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How can you go wrong with pizza? You can't.

To demonstrate our infinite love for our favorite food, we would like to start this restaurant review with a haiku:

Cheese, sauce, bread, toppings

The combination can't fail

Pizza forever

According to the National Association of Pizza Operators there are 3 billion pizzas sold in the United States each year; with good reason. Pizza is a deliciously versatile dish. Whether it's a dressed down grease bomb with a PBR tallboy or dressed up with gourmet toppings and a glass of merlot, pizza is the pinnacle of food inventions.

Fire in Bend, the new wood-fired pizza joint in the heart of downtown, falls on the fancier end of the wide-ranging pizza spectrum.

A classy-but-casual, sit-down establishment, Fire is not a by-the-slice, grab-and-go joint. It's got more of a Southern California wine bar feel, with exposed, slightly distressed ceiling beams, black and white photography and simple decor. A glowing fire, both aesthetically pleasing and functional, roared from behind the full bar. Despite feeling a bit sterile, the remodel of the former yogurt shop is nice, and the best feature—the floor to ceiling windows, ideal for downtown people watching—make Fire a desirable place to take a load off for a casual-paced dinner.

But enough about ambiance: Let's get to what's really important here. Pizza. The pies, were sized for sharing, around the size of a shoebox lid and served on a cutting board. They were priced moderately enough ($10-$14) to be individual orders—with a little to take home for later. Bonus: You can order whatever you want. None of that half-and-half business.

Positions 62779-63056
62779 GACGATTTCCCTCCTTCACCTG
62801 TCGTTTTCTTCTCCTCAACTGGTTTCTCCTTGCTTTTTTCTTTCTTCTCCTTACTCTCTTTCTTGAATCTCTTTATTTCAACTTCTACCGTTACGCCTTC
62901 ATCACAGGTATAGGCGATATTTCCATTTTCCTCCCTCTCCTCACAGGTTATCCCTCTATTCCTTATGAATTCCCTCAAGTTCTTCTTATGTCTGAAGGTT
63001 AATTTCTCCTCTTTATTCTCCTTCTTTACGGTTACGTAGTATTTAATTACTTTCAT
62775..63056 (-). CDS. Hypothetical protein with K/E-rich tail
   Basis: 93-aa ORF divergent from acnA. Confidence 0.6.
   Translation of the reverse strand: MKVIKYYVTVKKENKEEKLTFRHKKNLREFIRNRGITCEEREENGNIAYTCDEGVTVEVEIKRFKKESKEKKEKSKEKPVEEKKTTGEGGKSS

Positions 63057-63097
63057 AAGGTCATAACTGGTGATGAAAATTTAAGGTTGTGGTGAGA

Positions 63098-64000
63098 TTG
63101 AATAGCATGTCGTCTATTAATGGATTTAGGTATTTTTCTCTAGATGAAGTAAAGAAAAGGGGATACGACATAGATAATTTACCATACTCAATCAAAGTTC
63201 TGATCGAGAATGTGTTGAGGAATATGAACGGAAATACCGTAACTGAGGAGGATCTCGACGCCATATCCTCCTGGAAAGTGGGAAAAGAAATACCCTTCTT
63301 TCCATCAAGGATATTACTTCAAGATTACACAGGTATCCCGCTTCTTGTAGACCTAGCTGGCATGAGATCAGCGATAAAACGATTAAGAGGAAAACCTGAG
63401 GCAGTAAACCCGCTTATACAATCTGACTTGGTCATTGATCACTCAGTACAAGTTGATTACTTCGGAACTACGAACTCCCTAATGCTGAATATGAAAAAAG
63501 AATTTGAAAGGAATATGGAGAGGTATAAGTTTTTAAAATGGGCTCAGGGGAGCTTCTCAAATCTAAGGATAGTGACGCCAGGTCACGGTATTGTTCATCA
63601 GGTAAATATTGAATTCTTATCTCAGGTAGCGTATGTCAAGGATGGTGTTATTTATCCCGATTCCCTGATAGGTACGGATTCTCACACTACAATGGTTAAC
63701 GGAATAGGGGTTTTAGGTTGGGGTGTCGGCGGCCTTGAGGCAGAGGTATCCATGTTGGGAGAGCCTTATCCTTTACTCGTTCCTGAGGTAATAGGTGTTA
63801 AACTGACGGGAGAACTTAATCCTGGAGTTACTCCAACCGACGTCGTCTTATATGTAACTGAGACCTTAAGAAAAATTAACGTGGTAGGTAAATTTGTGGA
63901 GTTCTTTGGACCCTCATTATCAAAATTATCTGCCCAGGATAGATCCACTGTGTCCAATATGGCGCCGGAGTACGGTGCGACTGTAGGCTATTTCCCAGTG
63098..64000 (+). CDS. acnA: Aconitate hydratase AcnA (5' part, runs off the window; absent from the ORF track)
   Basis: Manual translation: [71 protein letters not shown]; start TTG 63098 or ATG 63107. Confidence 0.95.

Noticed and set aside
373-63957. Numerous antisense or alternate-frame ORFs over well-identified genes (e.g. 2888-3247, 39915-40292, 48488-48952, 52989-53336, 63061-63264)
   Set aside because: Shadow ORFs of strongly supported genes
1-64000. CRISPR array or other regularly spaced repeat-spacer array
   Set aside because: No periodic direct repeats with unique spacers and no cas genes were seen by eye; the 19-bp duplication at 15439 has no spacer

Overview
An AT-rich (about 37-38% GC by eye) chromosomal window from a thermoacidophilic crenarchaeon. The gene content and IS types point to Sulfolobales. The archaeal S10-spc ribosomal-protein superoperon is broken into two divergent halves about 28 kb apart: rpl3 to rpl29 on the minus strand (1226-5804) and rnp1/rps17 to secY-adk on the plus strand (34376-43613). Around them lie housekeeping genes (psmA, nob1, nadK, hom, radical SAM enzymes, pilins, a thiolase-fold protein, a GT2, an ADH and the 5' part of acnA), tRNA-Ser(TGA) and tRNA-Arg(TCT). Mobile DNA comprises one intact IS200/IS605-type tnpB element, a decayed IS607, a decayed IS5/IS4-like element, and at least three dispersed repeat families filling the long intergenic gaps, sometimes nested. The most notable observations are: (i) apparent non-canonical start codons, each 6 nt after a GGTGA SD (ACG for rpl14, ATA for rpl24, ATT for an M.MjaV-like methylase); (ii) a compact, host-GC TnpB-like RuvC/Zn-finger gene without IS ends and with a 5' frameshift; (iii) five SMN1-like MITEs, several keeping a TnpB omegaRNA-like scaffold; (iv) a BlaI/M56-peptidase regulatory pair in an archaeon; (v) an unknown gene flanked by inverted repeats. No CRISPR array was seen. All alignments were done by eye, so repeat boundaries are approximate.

As pizza purists, we found the shape of the pizzas—oval rather than round with square slices—blasphemous. The shape flies in the face of the sacred geometry of pizza. That said, the smaller-sized slices lend themselves to more graceful eating (great for first dates), no folding or forks required. But beware, the soot-dusted crust bottoms—a natural side effect of wood-fired pizza.

We started our meal with a cold beet salad, overflowing with crisp and slightly spicy mixed greens, large medallions of red and gold beets, goat cheese, hazelnuts and a citrus vinaigrette. Also generously portioned and suitable for sharing, the salad was light and earthy without tasting like dirt (as beets so often do).

We also tried the dough bites—a sort of cross between a breadstick and a donut hole—which were lightly seasoned with a pleasing texture, crispy outside and chewy inside.

When it came to the main event, we had a hard time choosing from a variety of tempting options. The menu includes the basics—pepperoni, cheese, and Margherita—along with some fancier options, Mediterranean, Thai and weirdly, "Funghi," which is not the word we would have chosen to describe an otherwise delicious sounding mushroom pizza.

We were intrigued by the Yukon Gold Potato, featuring its namesake, chives, parmesan, bacon and mozzarella on a house-made cheese sauce. But ultimately, we went with the Summer Pear, a seasonally appropriate pie with sliced pear, gorgonzola, honey reduction, RPM IPA, mozzarella and extra virgin olive oil.

The sweetness of the honey complemented the slightly crunchy pears, and the gorgonzola and hints of rosemary lent a warm and savory flavor. While we're often tempted to simply shove slices of pizza into our face hole, Fire in Bend's complex concoction begged a more relaxed relishing. Overall, the meal was about as light and refreshing as pizza can be.

Fire in Bend

744 NW Bond St.

Open daily 11:30 am-10 pm

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